Brain power from plants

I have a confession to make – I don’t like kale! Which is a shame because it is full of nutritious compounds that have potential health benefits. A recent study has shown that two of the health-giving compounds in kale, lutein and zeaxanthin (zee-axe-an-thin), can help to improve brain function particularly in older adults. Psychologists from the University of Georgia used functional magnetic resonance imaging (fMRI) to measure the impact of lutein and zeaxanthin on brain function.  Functional MRI measures blood flow to active areas of the brain at any given time. In this trial forty adults aged between 65 and 86 years had their brain function assessed by fMRI while attempting to remember word pairings. Those with lower levels of lutein and zeaxanthin required more brain-power than those with high levels; in essence those with higher levels required less brain energy and resources to remember learned information. The researchers described those with higher levels as more “neurally efficient.”kale-varieties

 

While many natural compounds have the potential to improve brain function and have been reported on e.g. turmeric, resveratrol, fish oils etc, understanding the mechanism of action can lead to more specific interventions and thus the potential for improved cognition. The size of the study is relatively small however the variation in brain function was significant illustrating the potential for changes in diet to include more carotenoid containing compounds could help boost brain-power and cognitive performance. So the out-take from this study: include some kale and other foods rich in lutein and zeaxanthin, which include spinach and other dark green leafy vegetables, egg yolks, zucchini, kiwi fruits and grapes. These other foods I love so all good!

Despite not relishing the thought of sitting down to a raw kale salad, I do eat it on a fairly regular basis as part of a varied diet. Baby kale finely shredded in coleslaw is one way I ‘hide’ it. Another recipe I like is Kale Pesto. This particular recipe comes from www.bbcgoodfood.com but I often mix it up with added basil or parsley for variety – it is so easy to make.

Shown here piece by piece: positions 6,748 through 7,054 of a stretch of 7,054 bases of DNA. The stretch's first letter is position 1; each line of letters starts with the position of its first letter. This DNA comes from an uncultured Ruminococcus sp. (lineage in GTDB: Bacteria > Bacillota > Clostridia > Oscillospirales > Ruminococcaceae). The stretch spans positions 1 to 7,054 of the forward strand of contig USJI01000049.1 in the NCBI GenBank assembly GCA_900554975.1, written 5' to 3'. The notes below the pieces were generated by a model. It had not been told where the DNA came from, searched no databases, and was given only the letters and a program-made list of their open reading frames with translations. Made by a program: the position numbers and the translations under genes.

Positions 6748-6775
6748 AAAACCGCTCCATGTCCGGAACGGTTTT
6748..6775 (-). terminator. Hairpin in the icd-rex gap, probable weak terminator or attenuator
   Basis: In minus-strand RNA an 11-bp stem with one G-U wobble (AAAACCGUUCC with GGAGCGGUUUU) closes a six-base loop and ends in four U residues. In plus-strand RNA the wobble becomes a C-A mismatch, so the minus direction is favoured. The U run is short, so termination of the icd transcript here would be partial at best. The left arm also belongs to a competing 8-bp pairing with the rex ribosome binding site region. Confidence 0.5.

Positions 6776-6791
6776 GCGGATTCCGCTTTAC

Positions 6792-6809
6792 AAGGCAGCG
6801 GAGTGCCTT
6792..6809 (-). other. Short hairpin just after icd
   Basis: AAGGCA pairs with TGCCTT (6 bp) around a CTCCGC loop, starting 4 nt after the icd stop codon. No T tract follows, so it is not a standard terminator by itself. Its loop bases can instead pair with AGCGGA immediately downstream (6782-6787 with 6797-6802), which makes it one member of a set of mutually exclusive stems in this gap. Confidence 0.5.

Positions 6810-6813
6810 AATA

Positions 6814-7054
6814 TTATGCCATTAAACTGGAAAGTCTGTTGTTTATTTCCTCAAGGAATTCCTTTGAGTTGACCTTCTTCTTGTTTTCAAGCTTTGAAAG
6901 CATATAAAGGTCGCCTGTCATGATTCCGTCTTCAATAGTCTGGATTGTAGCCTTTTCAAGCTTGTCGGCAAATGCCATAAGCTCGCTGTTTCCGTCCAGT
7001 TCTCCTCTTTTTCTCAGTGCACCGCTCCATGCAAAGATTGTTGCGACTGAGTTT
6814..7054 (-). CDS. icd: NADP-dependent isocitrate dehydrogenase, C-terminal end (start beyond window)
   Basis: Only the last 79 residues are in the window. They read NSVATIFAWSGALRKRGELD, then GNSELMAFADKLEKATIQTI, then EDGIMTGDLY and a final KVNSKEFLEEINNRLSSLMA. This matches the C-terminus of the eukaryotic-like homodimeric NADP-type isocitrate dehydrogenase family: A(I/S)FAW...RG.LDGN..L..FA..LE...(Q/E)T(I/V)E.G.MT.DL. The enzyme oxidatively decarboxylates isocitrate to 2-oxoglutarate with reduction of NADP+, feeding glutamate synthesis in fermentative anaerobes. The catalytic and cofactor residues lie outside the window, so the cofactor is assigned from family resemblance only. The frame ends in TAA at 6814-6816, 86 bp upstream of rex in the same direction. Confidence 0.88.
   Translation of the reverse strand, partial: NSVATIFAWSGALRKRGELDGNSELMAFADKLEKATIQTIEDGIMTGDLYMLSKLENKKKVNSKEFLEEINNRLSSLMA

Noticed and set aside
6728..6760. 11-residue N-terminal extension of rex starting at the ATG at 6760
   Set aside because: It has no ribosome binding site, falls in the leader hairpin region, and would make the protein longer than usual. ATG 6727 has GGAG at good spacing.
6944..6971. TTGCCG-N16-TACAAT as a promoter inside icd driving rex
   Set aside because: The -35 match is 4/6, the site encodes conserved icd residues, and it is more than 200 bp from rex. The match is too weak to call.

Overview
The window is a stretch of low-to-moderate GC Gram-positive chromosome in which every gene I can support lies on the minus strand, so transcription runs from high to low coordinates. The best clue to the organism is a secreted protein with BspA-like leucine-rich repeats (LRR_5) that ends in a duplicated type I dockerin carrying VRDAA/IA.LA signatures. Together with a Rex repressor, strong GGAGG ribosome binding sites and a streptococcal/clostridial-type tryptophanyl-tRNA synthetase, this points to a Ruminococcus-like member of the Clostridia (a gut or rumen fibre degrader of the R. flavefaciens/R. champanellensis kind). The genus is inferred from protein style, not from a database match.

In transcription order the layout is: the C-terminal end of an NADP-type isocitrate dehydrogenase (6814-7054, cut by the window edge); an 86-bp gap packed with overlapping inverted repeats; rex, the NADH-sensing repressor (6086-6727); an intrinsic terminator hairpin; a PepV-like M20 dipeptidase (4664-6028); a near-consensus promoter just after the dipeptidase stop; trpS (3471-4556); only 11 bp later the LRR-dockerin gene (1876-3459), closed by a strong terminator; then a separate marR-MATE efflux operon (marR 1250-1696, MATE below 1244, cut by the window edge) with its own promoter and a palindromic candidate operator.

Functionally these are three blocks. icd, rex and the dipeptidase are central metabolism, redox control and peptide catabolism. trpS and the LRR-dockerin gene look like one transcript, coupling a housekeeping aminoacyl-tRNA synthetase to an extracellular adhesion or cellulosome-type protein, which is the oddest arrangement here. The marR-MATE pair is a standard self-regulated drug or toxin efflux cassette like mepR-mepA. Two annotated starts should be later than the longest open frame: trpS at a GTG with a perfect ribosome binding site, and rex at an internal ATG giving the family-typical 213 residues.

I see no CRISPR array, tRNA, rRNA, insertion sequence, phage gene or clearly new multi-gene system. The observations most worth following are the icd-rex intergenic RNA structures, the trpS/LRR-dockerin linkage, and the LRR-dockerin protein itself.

Ingredients:

  • 85g toasted pine nuts
  • 85g grated parmesan cheese
  • 3 cloves of garlic
  • 150mls quality olive oil plus extra to serve
  • 85g of kale or halve the amount and add the equivalent quantity of basil or parsley
  • Juice of one lemon.

Method:

  1. Add all the ingredients to the blender and whizz to a paste. Season to taste.
  2. To store put in a glass jar or container and cover the surface with extra olive oil to keep it fresh.

Journal Reference:

Cutter A. Lindbergh, Catherine M. Mewborn, Billy R. Hammond, Lisa M. Renzi-Hammond, Joanne M. Curran-Celentano, L. Stephen Miller. Relationship of Lutein and Zeaxanthin Levels to Neurocognitive Functioning: An fMRI Study of Older AdultsJournal of the International Neuropsychological Society, 2016; 1 DOI:10.1017/S1355617716000850

About Ananda Mahony

Are you struggling with chronic pain? Have you had a difficult to treat skin condition for a long time? Have you tried everything to alleviate your pain or fix your skin, but nothing seems to give any long lasting results?

I work with people who are struggling with acne, psoriasis, eczema and ongoing skin issues or the chronic pain caused by neuropathy, IBS, auto-immune conditions or other sources of chronic pain.

B.App.SC (Naturopathy), pain management, chronic skin conditions

This entry was posted in Uncategorized. Bookmark the permalink.